The Government said yesterday it takes a serious view of any withholding of information that is crucial to national security and the safety of Singaporeans, even as it stressed the importance of family members and friends reporting early those at risk of becoming radicalised.
It is especially stern in cases where the "failure to report leads to violent activities that could kill or cause harm to others", said the Ministry of Home Affairs (MHA) in a statement.
The ministry also said that reporting potentially radicalised individuals early will give them the opportunity to receive proper guidance and counselling, keeping them from being led astray by extremist ideology.
This also means they may not need to be severely dealt with under the law, it added.
The ministry made this call to the community in a statement announcing that, for the first time, a woman had been detained under the Internal Security Act for radicalism.
Detainee Syaikhah Izzah Zahrah Al Ansari, arrested earlier this month, is a 22-year-old Singaporean who was a contract infant care assistant at a PCF Sparkletots pre- school. The centre is run by the PAP Community Foundation, the charity arm of the People's Action Party.
"The heightened terrorism threat worldwide and in Singapore makes it imperative for family members and friends to raise to the authorities anyone they suspect of being radicalised or planning terror activities," said the ministry.
For individuals in the process of being radicalised, their family members, relatives and friends are best placed to notice the tell-tale signs, the Ministry of Home Affairs (MHA) said in a statement yesterday.
The ministry listed some possible signs to look out for, and said the list is not exhaustive. These include:
• Avid reading of radical materials.
• Spreading and reposting terrorism-related pictures, videos and posts online.
• Expressing support for terror groups.
• Stating intentions to commit terrorist violence, or encouraging others to do so.
The ministry stressed that while the authorities are working hard to keep Singapore safe, they cannot do it alone.
"Every person in the community can help to protect Singapore and Singaporeans from the threat of terrorism," said the MHA.
Those with information on a person who may be radicalised can contact the ISD Counter-Terrorism Centre hotline on 1800-2626-473.
The community can also contact the following religious authorities:
• The Islamic Religious Council of Singapore (Muis): 6359-1199
• The Religious Rehabilitation Group: 1800-774-7747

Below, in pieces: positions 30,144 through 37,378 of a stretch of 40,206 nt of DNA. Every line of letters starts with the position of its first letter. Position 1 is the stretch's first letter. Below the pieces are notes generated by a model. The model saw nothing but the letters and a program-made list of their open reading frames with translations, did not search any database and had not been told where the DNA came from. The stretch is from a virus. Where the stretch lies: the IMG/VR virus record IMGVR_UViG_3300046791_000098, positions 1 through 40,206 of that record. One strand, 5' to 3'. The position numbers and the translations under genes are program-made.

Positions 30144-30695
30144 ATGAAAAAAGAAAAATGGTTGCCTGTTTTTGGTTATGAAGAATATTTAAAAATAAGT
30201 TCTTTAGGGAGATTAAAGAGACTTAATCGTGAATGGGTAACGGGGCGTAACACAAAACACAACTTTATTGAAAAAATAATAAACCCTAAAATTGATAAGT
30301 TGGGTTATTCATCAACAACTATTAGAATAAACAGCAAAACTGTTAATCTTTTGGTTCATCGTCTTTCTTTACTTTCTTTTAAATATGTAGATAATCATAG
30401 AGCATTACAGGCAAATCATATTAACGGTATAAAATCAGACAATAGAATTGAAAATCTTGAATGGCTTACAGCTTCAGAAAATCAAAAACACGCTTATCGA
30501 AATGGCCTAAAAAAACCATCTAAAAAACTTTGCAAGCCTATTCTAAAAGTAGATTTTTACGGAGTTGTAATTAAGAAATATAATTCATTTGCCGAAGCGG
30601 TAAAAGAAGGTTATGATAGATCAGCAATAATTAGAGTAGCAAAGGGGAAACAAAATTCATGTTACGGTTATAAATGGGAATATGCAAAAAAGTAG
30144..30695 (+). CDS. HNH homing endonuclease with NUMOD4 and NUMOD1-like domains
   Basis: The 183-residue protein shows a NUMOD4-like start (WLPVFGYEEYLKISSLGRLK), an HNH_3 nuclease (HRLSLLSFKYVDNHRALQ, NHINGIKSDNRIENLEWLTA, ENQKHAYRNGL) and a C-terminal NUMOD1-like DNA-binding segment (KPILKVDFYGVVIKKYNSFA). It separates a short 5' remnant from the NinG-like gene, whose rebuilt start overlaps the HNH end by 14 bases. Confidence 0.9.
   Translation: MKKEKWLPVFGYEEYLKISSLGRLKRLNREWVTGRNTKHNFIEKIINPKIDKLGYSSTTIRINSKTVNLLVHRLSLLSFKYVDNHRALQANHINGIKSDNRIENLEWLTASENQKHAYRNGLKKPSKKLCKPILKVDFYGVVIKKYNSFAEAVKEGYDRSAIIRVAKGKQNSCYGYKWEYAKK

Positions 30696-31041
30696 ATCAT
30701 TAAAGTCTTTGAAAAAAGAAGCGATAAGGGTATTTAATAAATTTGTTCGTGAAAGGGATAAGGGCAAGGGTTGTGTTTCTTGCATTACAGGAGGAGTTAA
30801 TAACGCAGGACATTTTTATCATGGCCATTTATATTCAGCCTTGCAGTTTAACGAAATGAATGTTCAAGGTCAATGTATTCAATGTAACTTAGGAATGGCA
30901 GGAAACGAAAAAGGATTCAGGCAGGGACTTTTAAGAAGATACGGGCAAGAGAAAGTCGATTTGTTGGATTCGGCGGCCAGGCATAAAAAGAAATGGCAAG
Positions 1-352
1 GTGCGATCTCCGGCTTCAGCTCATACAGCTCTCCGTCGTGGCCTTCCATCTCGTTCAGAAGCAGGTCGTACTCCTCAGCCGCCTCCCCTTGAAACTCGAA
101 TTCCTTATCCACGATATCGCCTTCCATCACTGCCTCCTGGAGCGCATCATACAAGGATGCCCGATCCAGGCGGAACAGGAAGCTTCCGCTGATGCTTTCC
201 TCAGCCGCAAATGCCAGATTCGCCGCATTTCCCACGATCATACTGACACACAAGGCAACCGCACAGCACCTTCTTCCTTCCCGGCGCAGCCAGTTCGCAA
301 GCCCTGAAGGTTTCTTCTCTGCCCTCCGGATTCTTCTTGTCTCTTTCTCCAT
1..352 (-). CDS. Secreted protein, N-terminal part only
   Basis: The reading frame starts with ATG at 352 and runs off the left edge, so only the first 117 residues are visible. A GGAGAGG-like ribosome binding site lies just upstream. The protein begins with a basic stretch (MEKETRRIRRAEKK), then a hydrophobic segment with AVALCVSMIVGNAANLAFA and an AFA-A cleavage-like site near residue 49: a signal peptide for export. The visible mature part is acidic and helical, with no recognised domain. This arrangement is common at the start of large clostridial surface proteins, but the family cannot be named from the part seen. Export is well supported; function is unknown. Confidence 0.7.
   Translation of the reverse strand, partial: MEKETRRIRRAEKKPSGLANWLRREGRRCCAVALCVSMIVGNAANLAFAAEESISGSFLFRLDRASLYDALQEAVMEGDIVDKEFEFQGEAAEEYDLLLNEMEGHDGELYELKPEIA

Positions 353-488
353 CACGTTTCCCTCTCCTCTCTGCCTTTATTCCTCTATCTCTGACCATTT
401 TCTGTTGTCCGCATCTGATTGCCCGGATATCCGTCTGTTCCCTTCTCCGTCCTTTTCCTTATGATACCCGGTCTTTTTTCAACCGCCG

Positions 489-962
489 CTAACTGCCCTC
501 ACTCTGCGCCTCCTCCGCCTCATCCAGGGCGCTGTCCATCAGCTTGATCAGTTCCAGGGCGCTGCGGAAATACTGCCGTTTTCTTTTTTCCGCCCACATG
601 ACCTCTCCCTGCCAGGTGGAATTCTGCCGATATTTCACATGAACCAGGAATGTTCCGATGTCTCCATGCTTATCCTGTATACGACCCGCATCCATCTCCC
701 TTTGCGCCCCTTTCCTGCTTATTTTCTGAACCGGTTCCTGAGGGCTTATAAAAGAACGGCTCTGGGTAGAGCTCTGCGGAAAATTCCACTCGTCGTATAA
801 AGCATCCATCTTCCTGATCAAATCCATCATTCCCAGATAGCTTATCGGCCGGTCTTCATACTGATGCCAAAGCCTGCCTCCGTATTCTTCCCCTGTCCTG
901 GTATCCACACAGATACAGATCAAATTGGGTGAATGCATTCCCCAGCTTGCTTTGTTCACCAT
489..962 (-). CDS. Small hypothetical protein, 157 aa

"Singapore can be made safer if family members and friends do this. The time between radicalisation and committing violence can be very short in some cases."
Relatives and friends, it added, are in the best position to notice possible signs of radicalisation, which include the propagating of terrorism- related images, videos and posts.
Izzah started to be radicalised by propaganda related to the Islamic State in Iraq and Syria (ISIS) terror group on the Internet in 2013.
She was actively planning to travel with her young child to Syria to join ISIS, which has threatened attacks against Singapore.
She was prepared to take up arms in Syria on behalf of ISIS and supported its use of violence to establish its self-declared caliphate. Since 2014, she had actively posted and shared pro-ISIS materials online.
MHA said yesterday that the Government takes a stern view of anyone who supports, promotes, undertakes or makes preparations to undertake armed violence, regardless of how they rationalise such violence ideologically or where the violence takes place.
It also said Izzah's family did not inform the authorities when she was younger. Potentially, she could have been turned back from the path of radicalisation, said MHA.
Izzah's parents, both freelance Quranic teachers, and one of her sisters came to know of her postings and intention to join ISIS in 2015. They tried to dissuade her on their own but were unsuccessful.
Security experts and religious leaders interviewed by The Straits Times yesterday urged the community to react swiftly in getting help.
Ustaz Mohamed Ali, vice-chairman of the Religious Rehabilitation Group, said "a very small number" of people have asked the group for help with friends or family members who showed early signs of radicalisation, such as making pro-ISIS social media postings. The group of religious scholars and teachers then offers advice on how to debunk extremist teachings, and guides these individuals back to the right path.
"So far, none of the individuals has continued down the wrong path and to the stage that they are detained. It shows this approach - going to get help early - works," said Ustaz Mohamed.
Mr Jasminder Singh, senior analyst at the International Centre for Political Violence and Terrorism Research, said the authorities would likely not be so "heavy-handed" with individuals who come forward of their own accord.
"You could save the person from being embarrassed, with this stigma of being detained," he said.
Security expert Kumar Ramakrishna of the S. Rajaratnam School of International Studies said family members of these individuals "face a hard choice", and that there has to be discussion at the community level about the gravity of what needs to be done in such situations.
"My suggestion is that if there are concerns about family members being radicalised, it should at least be a statutory requirement for that individual's family to consult the religious authorities," said Dr Kumar.
Yesterday, MHA also noted that recent attacks around the world show terrorists using easily available objects such as vehicles and knives to commit violence. Such attacks, it said, would be difficult to prevent.
"Such an act would drive a wedge between Muslims and non-Muslims and divide our communities, which is precisely what the terrorist groups want," the ministry said.